Every woman does suffer from menstrual cramps at some point of her life. In fact, in some young women, menstrual cramps may be so severe and comes with debilitating pain and much discomfort. Most often, these women are forced to resort to prescribed painkillers to help reduce the pain. However, these chemical-laden, toxic over-the-counter medications have received medical criticisms due to their side effects and low efficiency. Some sites also recommend switching to natural hygiene options, such as using the Diva Cup or cloth pads as a chemical-free alternative to avoid the adverse reactions to the chemicals in pads and tampons. And, as much as these hygiene substitutes work, there are more natural, safer alternatives – the use of Thyme essential oil.
Origin and history of Thyme Essential Oil
Thyme Oil is extracted from leaves and flowers of Thymus vulgaris (also known as Thymus zygis), an evergreen herb of the Labiatae family. The powerfully warm, spicy-herbaceous aromatic perennial herb is medicinally known for its disinfectant and antiseptic properties. In ancient Egypt, thyme oil was used for embalming, to purify of rooms and to as food additives to add an aromatic flavor to cheese and liqueurs.
The ancient Greeks and Romans used thyme in their births and burnt it as incense in their temples, as they believed an emblem of courage and bravery. An old adage has it that thyme was one of the many herbs that formed the fragrant bed of the Holy Virgin Mary. In ancient England, thyme was smeared on sleeping pillow to help repel nightmares.
When blended with bergamot, eucalyptus, lavender, rosemary, honey or grapefruit, thyme oil is very effective in fighting fatigue, combating whooping cough, treating skin conditions and even as remedy for nightmares. Thyme has also been used as an inhalant to treat septic sore throat from scarlet fever and ringworm. The oil also has very powerful disinfectant properties that as believed to be as high as over 10 times that of carbonic acid. Down through the centuries, the use of thyme oil has evolved and it has been prescribed – by both herbalists and professional health care providers, for gastrointestinal ailments, intestinal worms, bronchial problems, diarrhea and menstrual cramps and menopausal problems.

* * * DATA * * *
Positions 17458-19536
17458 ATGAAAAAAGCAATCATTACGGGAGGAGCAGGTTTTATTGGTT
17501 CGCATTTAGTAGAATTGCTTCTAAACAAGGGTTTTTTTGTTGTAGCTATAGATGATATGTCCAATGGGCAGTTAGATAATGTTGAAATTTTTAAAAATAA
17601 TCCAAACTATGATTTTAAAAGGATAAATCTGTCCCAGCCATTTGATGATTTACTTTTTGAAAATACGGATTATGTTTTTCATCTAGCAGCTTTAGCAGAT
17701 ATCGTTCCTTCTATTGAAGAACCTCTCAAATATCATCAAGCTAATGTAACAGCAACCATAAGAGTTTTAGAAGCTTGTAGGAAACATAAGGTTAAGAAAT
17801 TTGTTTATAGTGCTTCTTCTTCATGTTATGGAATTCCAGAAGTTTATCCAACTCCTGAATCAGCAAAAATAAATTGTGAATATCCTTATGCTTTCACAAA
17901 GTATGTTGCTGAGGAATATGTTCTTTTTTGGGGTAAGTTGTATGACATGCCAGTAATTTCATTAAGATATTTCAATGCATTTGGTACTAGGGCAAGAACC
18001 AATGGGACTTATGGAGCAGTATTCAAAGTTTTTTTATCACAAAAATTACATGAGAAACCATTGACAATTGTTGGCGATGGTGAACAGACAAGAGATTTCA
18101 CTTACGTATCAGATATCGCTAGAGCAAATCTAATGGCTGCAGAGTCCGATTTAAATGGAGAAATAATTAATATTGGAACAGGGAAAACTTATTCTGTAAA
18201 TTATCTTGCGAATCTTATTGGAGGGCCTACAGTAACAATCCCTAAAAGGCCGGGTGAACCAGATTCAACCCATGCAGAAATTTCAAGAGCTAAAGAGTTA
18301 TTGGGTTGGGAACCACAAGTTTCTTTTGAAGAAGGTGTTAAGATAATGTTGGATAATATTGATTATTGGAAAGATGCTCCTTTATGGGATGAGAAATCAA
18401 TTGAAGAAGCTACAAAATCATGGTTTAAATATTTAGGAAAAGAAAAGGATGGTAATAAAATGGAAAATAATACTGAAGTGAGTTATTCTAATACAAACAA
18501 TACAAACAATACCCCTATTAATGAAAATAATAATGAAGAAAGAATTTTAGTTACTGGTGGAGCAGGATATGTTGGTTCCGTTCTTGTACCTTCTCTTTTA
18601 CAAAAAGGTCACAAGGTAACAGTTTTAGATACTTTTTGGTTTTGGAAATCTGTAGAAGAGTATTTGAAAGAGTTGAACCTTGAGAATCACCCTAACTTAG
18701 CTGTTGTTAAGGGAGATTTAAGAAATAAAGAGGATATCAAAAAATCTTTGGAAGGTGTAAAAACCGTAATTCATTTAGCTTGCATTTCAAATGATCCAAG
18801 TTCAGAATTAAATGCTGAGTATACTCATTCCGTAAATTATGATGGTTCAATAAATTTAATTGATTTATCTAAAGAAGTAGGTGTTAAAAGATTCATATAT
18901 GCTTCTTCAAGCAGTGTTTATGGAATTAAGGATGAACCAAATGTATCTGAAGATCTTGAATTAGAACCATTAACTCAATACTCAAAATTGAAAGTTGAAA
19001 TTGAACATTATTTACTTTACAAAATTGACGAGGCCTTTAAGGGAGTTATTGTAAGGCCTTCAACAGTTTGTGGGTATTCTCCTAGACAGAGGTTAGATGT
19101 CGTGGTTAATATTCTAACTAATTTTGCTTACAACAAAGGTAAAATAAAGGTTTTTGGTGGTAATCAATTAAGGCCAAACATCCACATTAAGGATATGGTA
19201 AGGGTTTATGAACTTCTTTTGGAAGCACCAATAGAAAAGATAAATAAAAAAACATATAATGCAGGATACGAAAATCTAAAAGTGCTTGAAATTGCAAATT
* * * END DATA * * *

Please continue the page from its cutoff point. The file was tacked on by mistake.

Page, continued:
Physical properties and chemical composition of thyme oil
Additionally, thyme oil is a very sweet concoction that tastes like Italian bread. This of course is besides its rather strongly herbal smell.
Therapeutic properties of thyme oil
Its antiseptic qualities make it useful for mouthwash, to combat tooth decay and in cases of anemia and bronchial ailments. Its antifungal properties make it useful for treating athlete’s foot while its anti-parasitic properties are known to make it a cure for scabies, lice and crabs. Thyme is also known as a natural antibody, antimicrobial, antispasmodic, antibacterial, anti-rheumatic and an expectorant used to loosen and expel mucous. The oil is a strong home remedy used to treat wounds, sores, arthritis and bites. It is also a strong hair product used to prevent hair loss, treat scalp and is often one of the main component of shampoos and other hair products. Its warming qualities are great for rheumatism, gout and sciatica.